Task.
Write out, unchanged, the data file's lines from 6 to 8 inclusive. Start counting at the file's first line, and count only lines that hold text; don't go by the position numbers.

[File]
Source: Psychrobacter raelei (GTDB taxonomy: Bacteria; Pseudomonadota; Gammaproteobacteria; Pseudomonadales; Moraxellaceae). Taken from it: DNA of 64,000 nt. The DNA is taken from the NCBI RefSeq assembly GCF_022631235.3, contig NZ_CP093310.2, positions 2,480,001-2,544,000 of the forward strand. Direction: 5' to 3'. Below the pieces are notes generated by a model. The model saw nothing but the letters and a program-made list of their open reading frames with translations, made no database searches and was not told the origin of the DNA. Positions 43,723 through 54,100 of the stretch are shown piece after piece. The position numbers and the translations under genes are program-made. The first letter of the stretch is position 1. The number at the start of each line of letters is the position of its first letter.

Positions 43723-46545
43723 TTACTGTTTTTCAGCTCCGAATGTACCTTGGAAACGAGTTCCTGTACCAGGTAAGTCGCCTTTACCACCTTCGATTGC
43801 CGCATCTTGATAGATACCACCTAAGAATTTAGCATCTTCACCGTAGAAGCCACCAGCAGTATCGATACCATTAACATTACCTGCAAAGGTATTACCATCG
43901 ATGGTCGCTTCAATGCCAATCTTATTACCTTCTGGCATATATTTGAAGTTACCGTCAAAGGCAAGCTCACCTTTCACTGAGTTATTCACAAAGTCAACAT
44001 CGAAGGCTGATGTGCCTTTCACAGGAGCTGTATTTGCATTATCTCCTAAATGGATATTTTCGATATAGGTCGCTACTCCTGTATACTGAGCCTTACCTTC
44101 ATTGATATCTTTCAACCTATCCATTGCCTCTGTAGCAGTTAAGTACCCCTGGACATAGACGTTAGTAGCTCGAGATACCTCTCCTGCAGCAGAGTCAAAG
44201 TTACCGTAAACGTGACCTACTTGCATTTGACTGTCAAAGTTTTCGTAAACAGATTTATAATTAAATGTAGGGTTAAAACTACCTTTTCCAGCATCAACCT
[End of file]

44001 CGAAGGCTGATGTGCCTTTCACAGGAGCTGTATTTGCATTATCTCCTAAATGGATATTTTCGATATAGGTCGCTACTCCTGTATACTGAGCCTTACCTTC
44101 ATTGATATCTTTCAACCTATCCATTGCCTCTGTAGCAGTTAAGTACCCCTGGACATAGACGTTAGTAGCTCGAGATACCTCTCCTGCAGCAGAGTCAAAG
44201 TTACCGTAAACGTGACCTACTTGCATTTGACTGTCAAAGTTTTCGTAAACAGATTTATAATTAAATGTAGGGTTAAAACTACCTTTTCCAGCATCAACCT